As Superman can attest, it’s not a good idea to release the game based on your movie too long after the movie comes out. Though as Luke Skywalker and his fellow Jedi can agree, all is forgiven when your game is as good, or even better than, your movie. Which might be the saving grace for Kung Fu Hustle, Sony Online’s action MMO for the PC. Though the movie came out more than five years ago, and the game’s release date is still to be determined, it still looks like it’ll be a good one. At least that was our impression when we played the game at a SOE event in Los Angeles last week.
At its core, Kung Fu Hustle is a 2D side-scrolling beat-’em-up, though one where you can move up and down as well as side-to-side. Though it’s not picky about it, you don’t need to perfect aligned with someone horizontally to hit them.
Once you create your own character, you pick a fighting style, which include both long-range attacks and melee ones. As you progress, you can collect or buy new moves, which is made easier by the game being set in a version of China where people drop gold and experience points when they die. One of the guys we played as, for example, enjoyed throwing an endless supply of knives, while another threw an arsenal of elbows. You can even attack as you get up from being knocked down, or do a jump attack by, well, jumping before you attack. Funny how that works.
All of this was made fairly easy by the controls, which were as responsive as Microsoft Word. Though, as it is a PC game, there are certain limitations. You can’t, for example, do a normal attack and move at the same time; when you throw a punch, your feet are firmly planted in the ground. Well, unless you’re jumping. The game will also support PC controllers, which could make this a moot point.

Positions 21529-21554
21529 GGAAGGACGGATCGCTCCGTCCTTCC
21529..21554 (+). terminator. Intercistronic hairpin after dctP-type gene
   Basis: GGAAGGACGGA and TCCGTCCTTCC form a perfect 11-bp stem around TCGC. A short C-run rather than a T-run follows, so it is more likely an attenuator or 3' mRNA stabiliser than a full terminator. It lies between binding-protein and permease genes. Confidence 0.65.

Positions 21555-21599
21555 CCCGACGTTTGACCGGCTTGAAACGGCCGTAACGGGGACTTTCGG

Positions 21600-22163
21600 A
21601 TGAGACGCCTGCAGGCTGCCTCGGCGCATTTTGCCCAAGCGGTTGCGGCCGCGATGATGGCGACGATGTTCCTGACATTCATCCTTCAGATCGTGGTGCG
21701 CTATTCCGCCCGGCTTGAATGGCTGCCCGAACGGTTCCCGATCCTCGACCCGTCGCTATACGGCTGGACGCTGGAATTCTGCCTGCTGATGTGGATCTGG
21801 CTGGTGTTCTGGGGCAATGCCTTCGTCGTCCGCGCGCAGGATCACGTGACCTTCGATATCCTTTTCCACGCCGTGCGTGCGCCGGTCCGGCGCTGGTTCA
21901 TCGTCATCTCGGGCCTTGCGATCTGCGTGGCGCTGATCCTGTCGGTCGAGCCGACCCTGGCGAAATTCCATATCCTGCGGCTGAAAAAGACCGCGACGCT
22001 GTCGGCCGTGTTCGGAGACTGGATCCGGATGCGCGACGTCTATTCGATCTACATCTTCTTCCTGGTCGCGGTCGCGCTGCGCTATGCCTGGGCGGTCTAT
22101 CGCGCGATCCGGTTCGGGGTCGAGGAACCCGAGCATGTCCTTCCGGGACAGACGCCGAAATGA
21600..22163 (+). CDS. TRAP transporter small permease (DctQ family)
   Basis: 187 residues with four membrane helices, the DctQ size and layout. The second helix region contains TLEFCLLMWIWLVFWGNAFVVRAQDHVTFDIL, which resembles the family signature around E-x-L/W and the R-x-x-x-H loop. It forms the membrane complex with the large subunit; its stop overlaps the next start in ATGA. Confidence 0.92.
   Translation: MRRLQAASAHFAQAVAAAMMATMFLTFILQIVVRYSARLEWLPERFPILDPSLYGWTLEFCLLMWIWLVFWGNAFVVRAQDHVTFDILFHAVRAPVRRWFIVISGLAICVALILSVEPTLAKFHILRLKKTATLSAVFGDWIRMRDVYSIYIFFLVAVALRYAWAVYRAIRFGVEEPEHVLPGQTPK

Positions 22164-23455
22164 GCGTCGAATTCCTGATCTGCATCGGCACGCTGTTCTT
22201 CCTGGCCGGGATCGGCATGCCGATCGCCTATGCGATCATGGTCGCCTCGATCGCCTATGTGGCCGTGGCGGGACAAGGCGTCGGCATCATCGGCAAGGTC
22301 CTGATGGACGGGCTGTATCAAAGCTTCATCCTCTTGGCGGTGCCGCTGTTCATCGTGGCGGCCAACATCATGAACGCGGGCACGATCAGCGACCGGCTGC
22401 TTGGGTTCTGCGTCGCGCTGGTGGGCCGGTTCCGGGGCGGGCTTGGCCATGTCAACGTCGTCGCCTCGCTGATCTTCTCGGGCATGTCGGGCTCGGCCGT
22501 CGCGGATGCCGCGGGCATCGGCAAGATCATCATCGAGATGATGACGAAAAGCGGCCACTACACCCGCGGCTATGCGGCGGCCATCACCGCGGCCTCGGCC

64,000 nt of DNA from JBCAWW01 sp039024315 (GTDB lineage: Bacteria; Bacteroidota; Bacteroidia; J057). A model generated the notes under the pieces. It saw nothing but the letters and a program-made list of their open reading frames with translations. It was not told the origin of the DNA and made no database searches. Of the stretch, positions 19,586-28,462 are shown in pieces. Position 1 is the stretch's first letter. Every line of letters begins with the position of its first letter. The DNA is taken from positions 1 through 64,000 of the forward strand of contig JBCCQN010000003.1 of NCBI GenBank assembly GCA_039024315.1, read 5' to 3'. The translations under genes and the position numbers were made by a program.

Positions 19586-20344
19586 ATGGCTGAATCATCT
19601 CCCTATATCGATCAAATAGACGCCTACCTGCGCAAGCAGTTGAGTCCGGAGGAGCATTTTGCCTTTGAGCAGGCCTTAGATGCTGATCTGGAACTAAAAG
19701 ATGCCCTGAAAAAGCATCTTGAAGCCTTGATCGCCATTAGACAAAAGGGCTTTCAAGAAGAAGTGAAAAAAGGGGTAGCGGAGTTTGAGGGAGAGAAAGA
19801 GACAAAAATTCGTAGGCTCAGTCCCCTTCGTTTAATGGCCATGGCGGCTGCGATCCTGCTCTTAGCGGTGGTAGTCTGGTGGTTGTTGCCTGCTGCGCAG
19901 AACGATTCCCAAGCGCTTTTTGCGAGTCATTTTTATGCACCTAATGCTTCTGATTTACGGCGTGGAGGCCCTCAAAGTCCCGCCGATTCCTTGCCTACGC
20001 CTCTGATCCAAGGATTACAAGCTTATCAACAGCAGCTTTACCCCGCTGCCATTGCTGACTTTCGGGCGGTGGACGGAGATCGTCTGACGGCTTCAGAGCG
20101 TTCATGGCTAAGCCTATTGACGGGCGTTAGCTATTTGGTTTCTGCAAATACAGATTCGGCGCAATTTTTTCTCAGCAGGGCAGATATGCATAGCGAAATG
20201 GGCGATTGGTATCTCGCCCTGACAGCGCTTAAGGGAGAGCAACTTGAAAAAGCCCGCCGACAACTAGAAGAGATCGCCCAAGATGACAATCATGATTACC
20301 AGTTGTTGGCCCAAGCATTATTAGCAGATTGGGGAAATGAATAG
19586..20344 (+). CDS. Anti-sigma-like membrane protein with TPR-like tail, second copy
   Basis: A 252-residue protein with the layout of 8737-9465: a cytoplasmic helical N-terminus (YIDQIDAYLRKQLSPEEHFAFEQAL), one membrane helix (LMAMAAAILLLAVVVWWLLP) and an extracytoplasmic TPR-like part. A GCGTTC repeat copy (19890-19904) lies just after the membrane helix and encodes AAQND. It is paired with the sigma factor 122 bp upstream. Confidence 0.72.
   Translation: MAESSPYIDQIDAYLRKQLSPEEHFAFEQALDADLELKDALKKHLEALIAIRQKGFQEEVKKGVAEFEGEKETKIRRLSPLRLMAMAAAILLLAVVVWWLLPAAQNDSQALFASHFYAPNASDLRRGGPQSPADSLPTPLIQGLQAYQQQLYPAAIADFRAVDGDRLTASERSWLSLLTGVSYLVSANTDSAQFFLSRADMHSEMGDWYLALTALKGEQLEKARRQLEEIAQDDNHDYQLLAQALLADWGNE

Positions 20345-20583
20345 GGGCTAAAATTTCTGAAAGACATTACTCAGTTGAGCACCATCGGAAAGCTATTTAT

How the game works as an MMO, however, is still somewhat unanswered. Though there will be side quests as well as a major story, and characters can be leveled up to fifty, it doesn’t seem like the game will have the kind of “virtual world” motif as World Of WarCraft.
It’s also not very cinematic, as the game’s connection to the film seems somewhat superficial: There are a couple settings from the film, while the film’s director and star Stephen Chow has been very involved in the project. But it is not a direct translation of the film, so while you will have to appreciate side-scrolling beat-’em-ups, you don’t need to have seen, or even enjoyed, the movie to appreciate this game. Which, potentially, might be a good thing.
The game is currently in beta in a few Asian markets and US release plans have not been discussed at this time.